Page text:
The broad sample and the subtle classification recognise the complexity of the turnaround process. The model is likely to fit a multitude of cases. Gathering data first and then drawing conclusions is the right way of assessment. It might be argued that there are no retailers represented in the sample. All the better. As I will show, M&S’s situation is not a ‘retailer’ problem, but goes far the deeper. In addition, if the model properly describes M&S, this is another proof for its applicability. I therefore decide to apply the sharpbender model.

Chapter 2: M&S’s Actions

2.1 Definition of an appropriate timeframe

To confine the extent of actions and to apply the model appropriately, it is necessary to choose a timeframe. This timeframe will cover November 1998 to November 2000, for the following reasons:

In November 1998, a surprise decline in profits by 23% was announced, M&S’s shares slumped 10%; and Chairman-CEO Richard Greenbury stepped back[8].

I identify this as the starting point of decline. In November 2000, ambiguous results were announced[9]. They were better than expected, but with sales still declining.

This period covers all of M&S’s turnaround actions and the low point, which to me is Philip Green’s takeover plan (November/December 1999).

2.2 Process of evaluation of key actions

Not all actions within the timeframe are equally important. Therefore, an evaluation of key actions is necessary. To ensure objectivity, I performed a statistical test as follows. Table 1 (Viz. appendix), containing all actions within the timeframe, was presented to three business students. They expressed their individual assessment by assigning a number from 1 to 10 to each action, with ‘1’ meaning ‘unimportant’ and 10 meaning ‘crucially important’. An action is a key action if the mean of the assessments is 7 or more. Table 2 identifies the following key actions:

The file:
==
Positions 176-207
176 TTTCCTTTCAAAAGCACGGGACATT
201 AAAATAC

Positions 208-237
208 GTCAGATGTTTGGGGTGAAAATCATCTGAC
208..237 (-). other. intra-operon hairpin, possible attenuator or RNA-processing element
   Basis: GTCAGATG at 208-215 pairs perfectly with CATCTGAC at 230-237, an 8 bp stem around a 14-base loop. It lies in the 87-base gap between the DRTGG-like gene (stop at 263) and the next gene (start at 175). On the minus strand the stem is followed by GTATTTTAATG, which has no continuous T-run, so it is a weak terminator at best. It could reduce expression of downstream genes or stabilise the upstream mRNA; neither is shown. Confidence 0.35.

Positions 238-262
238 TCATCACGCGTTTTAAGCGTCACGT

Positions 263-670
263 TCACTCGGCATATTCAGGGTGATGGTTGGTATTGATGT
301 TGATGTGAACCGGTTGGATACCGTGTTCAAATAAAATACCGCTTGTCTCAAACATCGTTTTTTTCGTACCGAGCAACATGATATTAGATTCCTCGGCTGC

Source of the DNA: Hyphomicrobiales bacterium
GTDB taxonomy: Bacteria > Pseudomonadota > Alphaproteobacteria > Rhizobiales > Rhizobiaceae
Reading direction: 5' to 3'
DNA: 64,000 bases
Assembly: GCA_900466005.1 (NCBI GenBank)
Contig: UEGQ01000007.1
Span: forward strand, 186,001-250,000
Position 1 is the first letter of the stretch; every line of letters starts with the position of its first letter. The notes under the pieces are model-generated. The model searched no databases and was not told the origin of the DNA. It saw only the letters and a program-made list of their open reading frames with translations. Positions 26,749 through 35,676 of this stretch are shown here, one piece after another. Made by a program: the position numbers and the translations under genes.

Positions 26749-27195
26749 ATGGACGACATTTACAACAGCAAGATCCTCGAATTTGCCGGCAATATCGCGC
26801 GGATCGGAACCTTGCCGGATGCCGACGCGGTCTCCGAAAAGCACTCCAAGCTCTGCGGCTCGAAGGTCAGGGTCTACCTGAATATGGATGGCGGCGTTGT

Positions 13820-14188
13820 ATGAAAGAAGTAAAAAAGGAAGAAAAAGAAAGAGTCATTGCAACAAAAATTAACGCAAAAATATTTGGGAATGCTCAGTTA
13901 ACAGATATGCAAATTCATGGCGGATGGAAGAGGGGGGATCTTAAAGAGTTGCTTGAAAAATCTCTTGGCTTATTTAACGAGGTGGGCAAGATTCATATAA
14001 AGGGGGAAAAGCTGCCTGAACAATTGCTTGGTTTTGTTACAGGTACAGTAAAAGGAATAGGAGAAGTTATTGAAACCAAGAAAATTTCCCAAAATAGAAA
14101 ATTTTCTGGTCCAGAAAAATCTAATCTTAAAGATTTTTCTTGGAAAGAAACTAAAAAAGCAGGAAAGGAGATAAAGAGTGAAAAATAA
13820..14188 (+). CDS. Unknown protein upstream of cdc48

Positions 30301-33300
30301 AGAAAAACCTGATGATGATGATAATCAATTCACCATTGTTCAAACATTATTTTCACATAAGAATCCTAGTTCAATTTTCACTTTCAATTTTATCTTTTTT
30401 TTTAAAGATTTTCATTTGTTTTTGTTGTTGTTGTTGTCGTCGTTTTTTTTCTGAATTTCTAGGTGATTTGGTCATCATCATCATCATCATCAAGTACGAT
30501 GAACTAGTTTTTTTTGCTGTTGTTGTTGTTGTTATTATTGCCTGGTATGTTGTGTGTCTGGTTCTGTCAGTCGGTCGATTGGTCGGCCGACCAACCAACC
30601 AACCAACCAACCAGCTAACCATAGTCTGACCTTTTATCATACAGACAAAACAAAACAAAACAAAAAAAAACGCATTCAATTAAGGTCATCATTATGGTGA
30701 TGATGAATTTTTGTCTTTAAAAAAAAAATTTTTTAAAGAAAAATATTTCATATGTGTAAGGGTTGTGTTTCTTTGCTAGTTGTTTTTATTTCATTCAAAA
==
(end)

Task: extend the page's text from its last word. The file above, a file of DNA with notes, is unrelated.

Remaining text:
- Luc Vandevelde appointed chairman (April 2000)
- M&S to launch first advertising campaign in its whole history (July 1999)
- Restructuring of Supply chain (November 1999)
- Store closures (1999-2000)
- Increased use of information about customers (November 1999)
- ‘Pull’ principle: Re-focusing on customer needs . (November 1999)


[1] Slatter, p.78

[2] Slatter, p.129

[3] Slatter, pp. 271ff.

[4] Bibeault, preface, page XVI

[5] Bibeault, p. 81-90

[6] Bibeault, p. 92

[7] Grinyer&Mayes&McKiernan, p.2-3

[8] The Economist, 21 Nov 1998 / Business (989)

[9] The Financial Times, 7 Nov 00, quoted online from www.ft.com

Excerpt out of 13 pages


Turnaround as a key strategic issue in times of crisis
University of Warwick  (Warwick Business School)
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The article researches with the british retailer Marks and Spencer, how the theory of strategic Turnaround-Management is feasible in practice
Unternehmensführung, Strategie, Turnaround, business management, strategy, firm
Quote paper
Marcus Matthias Keupp (Author), 2001, Turnaround as a key strategic issue in times of crisis, Munich, GRIN Verlag, https://www.grin.com/document/7762